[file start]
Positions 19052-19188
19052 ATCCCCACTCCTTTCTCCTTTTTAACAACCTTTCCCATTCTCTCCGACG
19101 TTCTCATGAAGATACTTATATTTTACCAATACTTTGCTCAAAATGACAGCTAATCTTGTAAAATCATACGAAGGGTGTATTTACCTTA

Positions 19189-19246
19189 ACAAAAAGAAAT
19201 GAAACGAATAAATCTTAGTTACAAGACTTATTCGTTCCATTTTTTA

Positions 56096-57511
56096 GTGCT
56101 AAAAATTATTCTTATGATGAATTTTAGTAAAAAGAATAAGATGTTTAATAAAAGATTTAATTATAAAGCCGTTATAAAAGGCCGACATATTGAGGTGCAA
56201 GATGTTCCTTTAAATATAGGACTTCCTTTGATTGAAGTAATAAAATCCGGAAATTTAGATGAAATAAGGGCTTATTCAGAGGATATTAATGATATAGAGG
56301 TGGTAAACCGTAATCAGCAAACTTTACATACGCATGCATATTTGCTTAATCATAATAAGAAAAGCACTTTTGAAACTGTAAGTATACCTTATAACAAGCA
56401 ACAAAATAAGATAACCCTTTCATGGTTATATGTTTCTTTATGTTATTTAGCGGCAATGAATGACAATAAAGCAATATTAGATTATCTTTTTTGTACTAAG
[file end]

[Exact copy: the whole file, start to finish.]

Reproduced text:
Positions 19052-19188
19052 ATCCCCACTCCTTTCTCCTTTTTAACAACCTTTCCCATTCTCTCCGACG
19101 TTCTCATGAAGATACTTATATTTTACCAATACTTTGCTCAAAATGACAGCTAATCTTGTAAAATCATACGAAGGGTGTATTTACCTTA

Positions 19189-19246
19189 ACAAAAAGAAAT
19201 GAAACGAATAAATCTTAGTTACAAGACTTATTCGTTCCATTTTTTA

Positions 56096-57511
56096 GTGCT
56101 AAAAATTATTCTTATGATGAATTTTAGTAAAAAGAATAAGATGTTTAATAAAAGATTTAATTATAAAGCCGTTATAAAAGGCCGACATATTGAGGTGCAA
56201 GATGTTCCTTTAAATATAGGACTTCCTTTGATTGAAGTAATAAAATCCGGAAATTTAGATGAAATAAGGGCTTATTCAGAGGATATTAATGATATAGAGG
56301 TGGTAAACCGTAATCAGCAAACTTTACATACGCATGCATATTTGCTTAATCATAATAAGAAAAGCACTTTTGAAACTGTAAGTATACCTTATAACAAGCA
56401 ACAAAATAAGATAACCCTTTCATGGTTATATGTTTCTTTATGTTATTTAGCGGCAATGAATGACAATAAAGCAATATTAGATTATCTTTTTTGTACTAAG